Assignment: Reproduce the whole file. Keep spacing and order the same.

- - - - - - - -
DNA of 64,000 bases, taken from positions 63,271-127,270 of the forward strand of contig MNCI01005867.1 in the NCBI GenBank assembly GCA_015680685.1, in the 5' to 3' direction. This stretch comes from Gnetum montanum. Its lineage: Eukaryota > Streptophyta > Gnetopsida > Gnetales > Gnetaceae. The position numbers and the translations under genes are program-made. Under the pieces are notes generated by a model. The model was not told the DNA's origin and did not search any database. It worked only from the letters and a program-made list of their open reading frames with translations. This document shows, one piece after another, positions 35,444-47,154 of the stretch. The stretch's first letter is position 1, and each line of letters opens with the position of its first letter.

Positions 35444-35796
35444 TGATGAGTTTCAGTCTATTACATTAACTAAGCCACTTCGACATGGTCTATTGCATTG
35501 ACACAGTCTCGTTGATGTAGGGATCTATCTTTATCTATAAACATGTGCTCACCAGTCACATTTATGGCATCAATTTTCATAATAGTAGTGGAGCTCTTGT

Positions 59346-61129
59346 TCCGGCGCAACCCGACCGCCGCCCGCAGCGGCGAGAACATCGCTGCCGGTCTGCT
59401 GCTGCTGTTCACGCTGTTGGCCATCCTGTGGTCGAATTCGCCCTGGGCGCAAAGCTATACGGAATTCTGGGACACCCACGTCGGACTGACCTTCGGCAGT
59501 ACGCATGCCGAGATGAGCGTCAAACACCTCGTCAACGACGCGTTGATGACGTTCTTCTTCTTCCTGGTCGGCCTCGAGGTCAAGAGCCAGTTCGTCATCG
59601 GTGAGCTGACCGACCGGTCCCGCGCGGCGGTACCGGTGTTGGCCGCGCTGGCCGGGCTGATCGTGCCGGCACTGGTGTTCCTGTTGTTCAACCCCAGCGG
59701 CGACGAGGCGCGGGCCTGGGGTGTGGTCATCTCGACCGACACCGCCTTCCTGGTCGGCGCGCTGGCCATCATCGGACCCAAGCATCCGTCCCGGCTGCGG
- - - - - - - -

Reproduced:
DNA of 64,000 bases, taken from positions 63,271-127,270 of the forward strand of contig MNCI01005867.1 in the NCBI GenBank assembly GCA_015680685.1, in the 5' to 3' direction. This stretch comes from Gnetum montanum. Its lineage: Eukaryota > Streptophyta > Gnetopsida > Gnetales > Gnetaceae. The position numbers and the translations under genes are program-made. Under the pieces are notes generated by a model. The model was not told the DNA's origin and did not search any database. It worked only from the letters and a program-made list of their open reading frames with translations. This document shows, one piece after another, positions 35,444-47,154 of the stretch. The stretch's first letter is position 1, and each line of letters opens with the position of its first letter.

Positions 35444-35796
35444 TGATGAGTTTCAGTCTATTACATTAACTAAGCCACTTCGACATGGTCTATTGCATTG
35501 ACACAGTCTCGTTGATGTAGGGATCTATCTTTATCTATAAACATGTGCTCACCAGTCACATTTATGGCATCAATTTTCATAATAGTAGTGGAGCTCTTGT

Positions 59346-61129
59346 TCCGGCGCAACCCGACCGCCGCCCGCAGCGGCGAGAACATCGCTGCCGGTCTGCT
59401 GCTGCTGTTCACGCTGTTGGCCATCCTGTGGTCGAATTCGCCCTGGGCGCAAAGCTATACGGAATTCTGGGACACCCACGTCGGACTGACCTTCGGCAGT
59501 ACGCATGCCGAGATGAGCGTCAAACACCTCGTCAACGACGCGTTGATGACGTTCTTCTTCTTCCTGGTCGGCCTCGAGGTCAAGAGCCAGTTCGTCATCG
59601 GTGAGCTGACCGACCGGTCCCGCGCGGCGGTACCGGTGTTGGCCGCGCTGGCCGGGCTGATCGTGCCGGCACTGGTGTTCCTGTTGTTCAACCCCAGCGG
59701 CGACGAGGCGCGGGCCTGGGGTGTGGTCATCTCGACCGACACCGCCTTCCTGGTCGGCGCGCTGGCCATCATCGGACCCAAGCATCCGTCCCGGCTGCGG